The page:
Yesterday saw the release of the last security updates for Windows XP, ending over 12 years of support from Microsoft. XP was the longest-lived of any of the Windows operating systems, and one that I used regularly at home and at work, from late 2001 right up until last summer.
I got to start using Windows XP within a month of its release in the late autumn of 2001. We had it on my parents’ computer, although I set it to dual-boot with Windows 98 – the operating system that came with the computer – as there were a couple of programs that wouldn’t work.
Indeed in the early days compatibility turned out to be a bit of a nightmare. Windows XP was the first operating system in the Windows NT (‘New Technology’, not ‘Neil Turner’, sadly) family to be made available to home consumers – previous NT releases, including Windows 2000, where aimed more at business users. Home users were used to Windows 95, 98 and Me, which had a different architecture. Though XP had the ability to mimic these earlier operating systems, many games refused to run. And you needed new sets of device drivers too, if XP didn’t already come with them.
The computer my parents had just about met the minimum system requirements for Windows XP. It had a 400 MHz AMD K6-2 processor, a 10 gigabyte hard drive and 128 megabytes of RAM, which had been upgraded from 64 MB. 128 MB was the minimum that XP required, which was towards the high side even then.
Underneath, Windows XP wasn’t massively different than the well-received Windows 2000, but the new ‘modern’ interface was controversial with some if I remember correctly. I liked it personally but I know some people used to call it ‘Tellytubby’ or ‘Fisher-Price’ mode. Either way, you could easily switch back to the ‘Classic’ interface if you so wished. Or, if the blue of the so-called ‘Luna’ interface wasn’t to your liking, you could change it to a silver or olive theme, but Microsoft never really bothered to add many other official themes – ‘Royale’ was the only other one I came across and it was never officially released.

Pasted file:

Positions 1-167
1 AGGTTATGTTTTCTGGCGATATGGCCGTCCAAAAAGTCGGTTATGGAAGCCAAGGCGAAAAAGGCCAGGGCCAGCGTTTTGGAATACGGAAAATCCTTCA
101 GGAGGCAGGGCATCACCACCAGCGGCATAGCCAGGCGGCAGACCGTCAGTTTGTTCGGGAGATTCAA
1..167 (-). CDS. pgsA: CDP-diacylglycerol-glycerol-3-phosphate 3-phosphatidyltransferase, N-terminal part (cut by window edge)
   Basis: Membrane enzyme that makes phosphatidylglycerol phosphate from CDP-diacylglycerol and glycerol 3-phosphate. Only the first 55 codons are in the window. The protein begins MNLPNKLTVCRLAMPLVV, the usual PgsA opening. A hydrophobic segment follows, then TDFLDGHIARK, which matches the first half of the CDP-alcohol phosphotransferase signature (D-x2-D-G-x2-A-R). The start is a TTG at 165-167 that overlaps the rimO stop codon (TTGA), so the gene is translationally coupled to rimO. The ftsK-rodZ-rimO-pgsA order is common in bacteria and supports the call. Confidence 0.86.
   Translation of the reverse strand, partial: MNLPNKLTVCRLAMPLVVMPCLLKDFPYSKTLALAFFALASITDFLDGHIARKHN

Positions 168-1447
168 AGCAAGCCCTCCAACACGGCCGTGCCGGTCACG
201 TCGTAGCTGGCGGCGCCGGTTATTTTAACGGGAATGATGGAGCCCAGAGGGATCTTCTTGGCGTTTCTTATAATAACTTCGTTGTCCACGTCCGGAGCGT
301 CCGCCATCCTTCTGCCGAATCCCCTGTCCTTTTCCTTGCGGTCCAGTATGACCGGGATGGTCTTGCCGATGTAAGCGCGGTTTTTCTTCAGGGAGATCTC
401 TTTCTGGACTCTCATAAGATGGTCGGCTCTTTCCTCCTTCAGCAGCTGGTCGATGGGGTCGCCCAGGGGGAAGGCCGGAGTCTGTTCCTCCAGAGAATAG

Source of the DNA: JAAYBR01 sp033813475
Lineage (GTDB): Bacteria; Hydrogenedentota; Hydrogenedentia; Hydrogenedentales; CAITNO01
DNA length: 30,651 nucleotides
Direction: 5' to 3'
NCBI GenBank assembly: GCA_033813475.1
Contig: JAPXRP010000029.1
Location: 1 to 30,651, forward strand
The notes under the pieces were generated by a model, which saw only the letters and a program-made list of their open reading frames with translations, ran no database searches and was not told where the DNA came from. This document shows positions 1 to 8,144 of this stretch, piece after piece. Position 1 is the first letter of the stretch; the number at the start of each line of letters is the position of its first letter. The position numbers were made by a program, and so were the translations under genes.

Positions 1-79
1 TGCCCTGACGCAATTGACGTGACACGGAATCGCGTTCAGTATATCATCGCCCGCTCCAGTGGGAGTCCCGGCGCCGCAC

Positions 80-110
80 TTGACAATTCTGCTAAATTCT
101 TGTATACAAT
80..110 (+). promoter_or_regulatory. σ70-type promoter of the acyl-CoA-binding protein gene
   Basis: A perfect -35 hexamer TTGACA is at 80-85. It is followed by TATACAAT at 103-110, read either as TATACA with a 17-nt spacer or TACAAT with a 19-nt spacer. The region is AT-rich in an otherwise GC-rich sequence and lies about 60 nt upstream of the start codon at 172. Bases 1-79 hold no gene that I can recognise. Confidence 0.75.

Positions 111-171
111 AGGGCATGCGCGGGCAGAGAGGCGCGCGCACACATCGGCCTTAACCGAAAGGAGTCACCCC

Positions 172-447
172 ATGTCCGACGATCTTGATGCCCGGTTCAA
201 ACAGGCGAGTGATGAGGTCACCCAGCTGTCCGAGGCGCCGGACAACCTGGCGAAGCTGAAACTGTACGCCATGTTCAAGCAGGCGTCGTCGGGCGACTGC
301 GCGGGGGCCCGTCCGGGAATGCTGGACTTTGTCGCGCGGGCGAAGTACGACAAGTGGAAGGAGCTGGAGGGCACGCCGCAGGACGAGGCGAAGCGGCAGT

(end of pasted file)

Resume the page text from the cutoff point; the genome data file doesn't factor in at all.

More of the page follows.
One innovation Microsoft introduced with Windows XP was ‘ClearType’, its name for anti-aliased fonts which de-pixelated the text on screen. Except it was off by default and buried away in Control Panel, so most users weren’t aware of it. It wasn’t until Windows Vista followed in 2006 that ClearType would be enabled by default. Apple, on the other hand, enabled anti-aliasing from an early stage on Mac OS X which helped it to look better when compared with Windows at the time.
Early issues with its new interface and compatibility aside, Windows XP has had extraordinary staying power, with a significant number of computers still running it even now. I suppose migration away from XP wasn’t helped by Windows Vista being poorly received – again, high system requirements and poor third-party driver availability gave it a bad name. And Windows 8 has had a flaky introduction, with a poor experience on non-touchscreen devices. It won’t surprise many that Microsoft is planning on re-introducing the Start Menu in a future update. But Windows 7 is a solid operating system which is well-supported and has another six years of updates ahead of it.
So, farewell Windows XP.